I'm Down by Mishna Wolff
My rating: 3 of 5 stars
Mishna Wolff's father is white - but he acts like he's black, and he wants his awkward daughter to be just as cool as he is.
Mishna's ill-matched parents divorced when she was young, and her father took custody of her and her younger sister, Anora. The 6'4" former athlete loves his kids but is hopelessly immature, neglecting them to play dominoes with his buddies and making Mishna take over the hard work of looking after her sister. He's chronically unemployed, which often leaves their house without food or phone - though his ambitious renovation project does leave them with an interesting front door arrangement.
Mishna tells the story of her struggles to fit in, first with the kids in her mostly black Seattle neighborhood, and then with the wealthy white kids at a private school she is sent to later. The initial story of her summer at "Government Sponsored Charity Club", where she learns the fine art of "cappin'", or trading outrageous insults, is the highlight of the book.
Throughout the story her desire to please everyone puts her in painful situations. Her father doesn't understand her desire to educate herself to leave behind the poverty they live in - he thinks it's disrespectful for a child to know more than an adult, and he frequently accuses Mishna of selfishness. Then he remarries, and the dynamic worsens with the addition of Mishna's stepmother Yvonne, whose idea of femininity, respect, and duty are occasionally appalling.
In the end, it's clear that this book isn't primarily about race: it's about class. The biggest differences between the people in Mishna's neighborhood and the people at her school are because of money and education, not race. It's a funny and a touching story that doesn't preach.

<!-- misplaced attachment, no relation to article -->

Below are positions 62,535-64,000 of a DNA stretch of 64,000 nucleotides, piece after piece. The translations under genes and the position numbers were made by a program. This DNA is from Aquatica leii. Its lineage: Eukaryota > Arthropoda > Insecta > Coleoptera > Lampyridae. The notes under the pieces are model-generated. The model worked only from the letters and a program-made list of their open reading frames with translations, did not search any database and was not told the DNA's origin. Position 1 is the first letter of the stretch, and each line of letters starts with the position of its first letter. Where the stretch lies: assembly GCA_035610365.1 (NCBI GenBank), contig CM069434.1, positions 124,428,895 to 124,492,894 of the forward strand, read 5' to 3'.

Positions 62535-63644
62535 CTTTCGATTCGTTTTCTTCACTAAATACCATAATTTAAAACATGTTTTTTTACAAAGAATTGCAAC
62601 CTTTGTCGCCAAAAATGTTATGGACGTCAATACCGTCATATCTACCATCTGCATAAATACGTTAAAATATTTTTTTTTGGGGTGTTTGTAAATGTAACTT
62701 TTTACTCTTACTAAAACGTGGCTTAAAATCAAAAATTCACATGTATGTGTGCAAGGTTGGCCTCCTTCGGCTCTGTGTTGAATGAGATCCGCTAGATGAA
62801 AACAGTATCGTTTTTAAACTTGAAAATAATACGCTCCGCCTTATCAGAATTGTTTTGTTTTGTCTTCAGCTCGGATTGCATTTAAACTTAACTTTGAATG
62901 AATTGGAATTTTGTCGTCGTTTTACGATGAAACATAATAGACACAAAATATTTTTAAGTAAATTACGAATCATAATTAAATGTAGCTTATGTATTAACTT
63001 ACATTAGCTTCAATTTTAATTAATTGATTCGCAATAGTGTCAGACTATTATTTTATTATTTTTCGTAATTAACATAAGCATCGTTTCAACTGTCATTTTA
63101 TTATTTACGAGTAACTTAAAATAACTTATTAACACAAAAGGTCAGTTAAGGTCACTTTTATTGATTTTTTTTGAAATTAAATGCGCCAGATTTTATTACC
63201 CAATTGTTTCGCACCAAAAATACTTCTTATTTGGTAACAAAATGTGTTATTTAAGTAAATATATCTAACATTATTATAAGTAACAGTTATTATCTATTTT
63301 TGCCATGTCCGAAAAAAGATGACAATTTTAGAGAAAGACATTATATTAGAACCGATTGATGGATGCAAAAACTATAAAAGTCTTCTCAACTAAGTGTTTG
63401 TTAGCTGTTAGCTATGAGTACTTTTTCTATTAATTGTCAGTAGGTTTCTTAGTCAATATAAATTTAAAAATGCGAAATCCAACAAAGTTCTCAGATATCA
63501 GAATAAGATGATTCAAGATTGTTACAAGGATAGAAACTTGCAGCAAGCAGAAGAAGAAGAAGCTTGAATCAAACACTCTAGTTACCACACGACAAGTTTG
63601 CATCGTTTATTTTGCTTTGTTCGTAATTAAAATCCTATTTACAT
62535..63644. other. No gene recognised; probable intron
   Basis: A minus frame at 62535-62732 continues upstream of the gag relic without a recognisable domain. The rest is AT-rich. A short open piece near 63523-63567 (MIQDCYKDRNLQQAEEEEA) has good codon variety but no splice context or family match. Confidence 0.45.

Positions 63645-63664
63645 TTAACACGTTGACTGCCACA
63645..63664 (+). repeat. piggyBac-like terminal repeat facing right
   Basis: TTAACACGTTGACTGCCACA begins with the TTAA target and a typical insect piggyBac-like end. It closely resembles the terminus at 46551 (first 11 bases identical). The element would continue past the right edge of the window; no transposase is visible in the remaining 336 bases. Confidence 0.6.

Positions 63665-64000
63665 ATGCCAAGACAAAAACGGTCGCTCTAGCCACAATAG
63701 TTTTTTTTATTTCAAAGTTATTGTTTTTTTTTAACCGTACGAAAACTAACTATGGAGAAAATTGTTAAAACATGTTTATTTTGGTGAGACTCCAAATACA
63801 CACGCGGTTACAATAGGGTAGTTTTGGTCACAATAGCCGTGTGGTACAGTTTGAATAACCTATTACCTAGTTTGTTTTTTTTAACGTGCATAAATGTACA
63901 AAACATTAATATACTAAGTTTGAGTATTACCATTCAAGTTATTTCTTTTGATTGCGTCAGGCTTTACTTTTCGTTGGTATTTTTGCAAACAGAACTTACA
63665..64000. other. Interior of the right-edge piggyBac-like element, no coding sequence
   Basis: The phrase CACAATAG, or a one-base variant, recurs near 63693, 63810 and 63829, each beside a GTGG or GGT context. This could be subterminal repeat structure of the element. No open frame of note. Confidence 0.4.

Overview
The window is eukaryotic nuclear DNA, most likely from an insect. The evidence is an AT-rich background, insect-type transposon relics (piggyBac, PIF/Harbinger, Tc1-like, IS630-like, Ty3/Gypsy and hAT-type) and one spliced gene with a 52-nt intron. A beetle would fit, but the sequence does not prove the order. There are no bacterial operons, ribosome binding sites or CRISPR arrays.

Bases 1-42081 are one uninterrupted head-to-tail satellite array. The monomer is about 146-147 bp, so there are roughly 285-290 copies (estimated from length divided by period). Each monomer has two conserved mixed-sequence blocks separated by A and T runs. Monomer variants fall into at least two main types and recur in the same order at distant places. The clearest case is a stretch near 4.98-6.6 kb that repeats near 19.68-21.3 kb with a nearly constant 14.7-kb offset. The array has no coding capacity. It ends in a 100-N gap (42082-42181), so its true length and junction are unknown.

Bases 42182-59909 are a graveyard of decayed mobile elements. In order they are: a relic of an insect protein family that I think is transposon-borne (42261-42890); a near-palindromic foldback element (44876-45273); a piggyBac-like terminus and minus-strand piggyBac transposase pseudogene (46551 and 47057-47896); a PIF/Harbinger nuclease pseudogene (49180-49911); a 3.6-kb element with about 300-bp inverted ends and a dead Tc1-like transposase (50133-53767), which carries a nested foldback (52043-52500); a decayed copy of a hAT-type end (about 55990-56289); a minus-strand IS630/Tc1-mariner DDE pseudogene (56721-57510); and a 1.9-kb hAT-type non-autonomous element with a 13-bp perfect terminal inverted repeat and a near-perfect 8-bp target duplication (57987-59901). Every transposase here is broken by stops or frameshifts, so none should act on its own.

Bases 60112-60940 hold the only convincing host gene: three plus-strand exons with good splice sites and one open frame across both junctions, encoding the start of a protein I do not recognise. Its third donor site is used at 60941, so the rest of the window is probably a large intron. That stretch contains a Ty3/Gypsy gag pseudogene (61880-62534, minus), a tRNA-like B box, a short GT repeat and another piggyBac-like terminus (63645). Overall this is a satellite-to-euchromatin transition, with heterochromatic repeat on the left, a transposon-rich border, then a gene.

I listened to an audiobook version read by Wolff, whose slight lisp and way of talking as though she has a mouth full of dental work is oddly endearing, as is the way she delivers her father's speeches, which frequently begin with an impatient "Mishna". (Here's an author interview at NPR so you can hear what I mean.) Her voice work reminded me strongly of David Sedaris' audio versions of his various memoirs, particularly Me Talk Pretty One Day. Her humor is less outrageous than Sedaris', and more clued into the complexity of family dynamics, but she uses a unique voice to bring a lot of humor to her experiences.
For another funny memoir that touches on father/daughter relationships, check out Let's Pretend This Never Happened by Jenny Lawson. And for more awkward childhoods, humorously retold, try Stephanie Klein's Moose: A Memoir of Fat Camp.
FYI: The cover showing Mishna with an epic fro, which initially drew me to the book, is sadly PhotoShopped. Still a funny picture.